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In 2009, more people were laid off by more firms than had been reported for all previous years combined. Letting attorneys go in significant numbers is not something large law firms have had a great deal of experience with until recently. Standard practice in most large law firms had been to retain attorneys until a partnership decision was made. These firms did so in part because they feared the reputational stigma attached to firing one of their own; as one blog explains, the “vast majority” of prospective lawyers “turned up their noses at firms … [that] laid people off.” How quickly times have changed. Despite the novelty of big firms having to let their attorneys go, it still comes as a surprise how poorly some large law firms have handled the process of layoffs over the past year. To be fair, firms made these decisions under great stress and uncertainty, when the risk of total firm collapse existed and in fact happened to some, which certainly influenced the choices they made. Many firms insist that they have only let attorneys go for performance rather than economic reasons, even when it strains credulity. It is difficult to believe that a firm suddenly realized, all at once, that dozens of its attorneys had sub-par performance, particularly when some of those lawyers were recently made junior partners, or when those attorneys were in their first or starting their second year of practice. Most analysts (and other attorneys in private conversation) recognize that these lawyers would never be let go in a stronger economy as long as they made money for their employers. To their credit, some firms forced to make layoffs have stated this explicitly and expressed regret at having to say goodbye to respected colleagues. Even at firms that have been up front about the economic necessity of layoffs, however, stories abound of attorneys being given almost no notice, little or no severance, and no assistance in securing a new position. Departing associates have told of working closely with a partner for years, only to receive an e-mail message in farewell. In a few cases, attorneys have been shut out of the firm’s computer system while they were being given the news, and others have been immediately escorted out of the building with their personal items forwarded separately by messenger. Such jarring departures, while common in investment banking and internet start-ups, had been unheard of for members of the bar in good standing whose only misdeed was that they were caught in a down legal economy. Certainly, not all firms have handled things so poorly. Indeed, some have worked to create a “soft landing” for their attorneys who have been laid off. These efforts have typically included providing career counseling and outplacement services, offering appropriate severance packages, making office space available, and keeping attorneys’ phone lines and e-mail accounts active. By far, the most helpful — and loyalty-engendering — thing a firm can do for its former attorneys is to make calls on their behalf and provide contacts who are knowledgeable about opportunities for the individual now looking. In the past, once it was decided that a senior associate was not going to be made partner, almost all large firms made an effort to place the individual in a position with a client or somewhere one of the firm’s partners was well known. While some individual attorneys have asked for and received this type of help in the past year, the courtesy has not been extended as a matter of practice to attorneys told that they no longer have a position with their firm. There is of course no public data on which firms did what in the process of letting go of attorneys, so it is impossible to calculate how things were handled by the field as a whole. Nevertheless, it remains clear that in the face of hard times and increasing financial pressures, it is in a firm’s interest to avoid unnecessarily aggressive, and arguably self-defeating, approaches to downsizing their workforce. THE BUSINESS RATIONALE: WHY IT MATTERS As one large firm associate noted in early 2009 on Above the Law:

I remember back in 2003, one of my colleagues was laid off from our firm, and they provided him with six months’ salary and hired a professional career consultant/placement agent to help him land safely. … This firm did all the right things, including telling him that it was purely for economic reasons and not performance related. The rewards to the firm were obvious — he joined the in-house legal team of a Fortune 50 corporation, and still looks back fondly at our former firm despite being laid off.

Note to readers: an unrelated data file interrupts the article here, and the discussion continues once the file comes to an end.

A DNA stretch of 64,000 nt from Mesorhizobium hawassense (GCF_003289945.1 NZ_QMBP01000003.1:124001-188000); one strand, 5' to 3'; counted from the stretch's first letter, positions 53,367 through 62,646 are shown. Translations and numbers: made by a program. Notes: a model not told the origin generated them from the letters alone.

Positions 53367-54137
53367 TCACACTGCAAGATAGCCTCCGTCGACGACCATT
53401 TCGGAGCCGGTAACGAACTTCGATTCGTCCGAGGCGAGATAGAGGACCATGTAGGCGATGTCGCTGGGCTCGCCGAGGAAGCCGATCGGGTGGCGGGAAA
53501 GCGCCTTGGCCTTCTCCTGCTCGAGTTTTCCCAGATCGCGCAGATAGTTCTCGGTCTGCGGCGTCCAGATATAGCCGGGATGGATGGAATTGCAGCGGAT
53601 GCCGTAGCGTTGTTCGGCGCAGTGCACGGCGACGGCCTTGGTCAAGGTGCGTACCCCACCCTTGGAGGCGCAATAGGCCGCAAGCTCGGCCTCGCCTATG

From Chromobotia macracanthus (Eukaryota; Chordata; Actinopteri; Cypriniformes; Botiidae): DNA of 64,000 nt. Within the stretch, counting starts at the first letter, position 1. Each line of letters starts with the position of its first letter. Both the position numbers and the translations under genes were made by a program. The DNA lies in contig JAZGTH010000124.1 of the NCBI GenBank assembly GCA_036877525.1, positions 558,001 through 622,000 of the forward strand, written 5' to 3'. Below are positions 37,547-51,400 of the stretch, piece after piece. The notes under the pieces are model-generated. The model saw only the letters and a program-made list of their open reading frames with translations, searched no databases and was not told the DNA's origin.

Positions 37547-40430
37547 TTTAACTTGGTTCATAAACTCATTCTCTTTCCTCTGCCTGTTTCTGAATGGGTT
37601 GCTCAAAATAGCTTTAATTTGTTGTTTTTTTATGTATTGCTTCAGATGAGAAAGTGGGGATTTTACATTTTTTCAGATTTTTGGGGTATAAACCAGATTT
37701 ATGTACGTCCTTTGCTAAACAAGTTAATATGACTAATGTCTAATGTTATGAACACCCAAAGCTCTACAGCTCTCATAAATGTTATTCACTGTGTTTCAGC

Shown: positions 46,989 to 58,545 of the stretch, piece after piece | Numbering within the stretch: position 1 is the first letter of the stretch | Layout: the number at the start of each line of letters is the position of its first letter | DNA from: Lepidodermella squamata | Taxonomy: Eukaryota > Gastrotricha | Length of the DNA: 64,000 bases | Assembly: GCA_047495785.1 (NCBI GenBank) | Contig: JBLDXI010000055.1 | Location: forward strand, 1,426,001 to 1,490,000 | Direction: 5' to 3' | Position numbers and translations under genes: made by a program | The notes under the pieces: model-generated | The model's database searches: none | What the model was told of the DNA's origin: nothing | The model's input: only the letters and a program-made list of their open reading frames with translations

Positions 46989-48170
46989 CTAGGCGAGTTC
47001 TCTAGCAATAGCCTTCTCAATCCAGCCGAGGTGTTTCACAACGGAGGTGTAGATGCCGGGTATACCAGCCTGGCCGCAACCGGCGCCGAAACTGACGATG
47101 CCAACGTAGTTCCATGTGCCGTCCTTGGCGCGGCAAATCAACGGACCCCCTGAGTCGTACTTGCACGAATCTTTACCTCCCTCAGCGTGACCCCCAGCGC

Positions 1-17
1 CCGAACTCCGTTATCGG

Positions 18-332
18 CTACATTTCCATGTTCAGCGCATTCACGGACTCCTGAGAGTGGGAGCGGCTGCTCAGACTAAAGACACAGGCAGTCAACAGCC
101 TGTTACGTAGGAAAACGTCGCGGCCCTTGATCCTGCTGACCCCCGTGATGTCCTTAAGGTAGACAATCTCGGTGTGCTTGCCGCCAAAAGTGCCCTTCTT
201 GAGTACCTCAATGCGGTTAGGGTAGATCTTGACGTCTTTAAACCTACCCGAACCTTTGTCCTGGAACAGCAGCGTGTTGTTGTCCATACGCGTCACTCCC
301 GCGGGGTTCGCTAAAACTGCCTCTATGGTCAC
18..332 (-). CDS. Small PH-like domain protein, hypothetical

The absence of far-sighted strategies on the part of some large firms in letting attorneys go exists, of course, in large part because firms are under pressure to save money — the driving force behind the layoffs in the first place. Economic conditions have changed drastically since 2003 — firms no longer feel flush, there is no reassurance that business will increase in the near future, and fewer Fortune 500 corporations are hiring. It seems that, in their rush to adapt to changing economic conditions, decision-makers at some firms may have lost their long-term perspective. In some cases, administrators in charge of marketing and business development have made the case internally for substantive severance packages in order to maintain goodwill among departing attorneys only to be turned down by managing partners or others on the management committee. The question remains at what cost firms make these decisions. Eventually, law firm alumni will find jobs somewhere, very possibly with potential clients. In addition, once work begins to pick up, competition for experienced mid-level talent who can manage complex matters will become fiercer than ever. Consequently, it makes economic sense for firms to handle layoffs sensitively and to do as much as they can for outgoing employees in the midst of tough economic times. When firms insist on claiming performance issues and lack foresight in how they treat their alumni, it can not only poison the relationship with the individual but also can quickly ruin the firm’s reputation with that individual’s former colleagues, clients and fellow alumni. These procedures and processes — or the lack thereof — also mean that a firm assumes the risk of driving away future candidates and causing prospective clients to question the firm’s judgment, placing its future in jeopardy. It is difficult to see a rationale for the problematic practices some firms have implemented. A subsequent column will review practices adopted in other industries to not only maintain but to leverage relations with their alumni to maximize the return on those investments. Kate Neville, Esq., a Harvard Law graduate, is founder of Neville Career Consulting, LLC, which provides guidance to attorneys considering a job change or career transition, whether within the practice of law or to another field. She helps practicing attorneys identify the full range of their professional options and develop strategies to pursue them successfully. This is the first of a two-part series; the second part, on how law firms can maintain good relationships with alumni, will be posted on NLJ.com in July.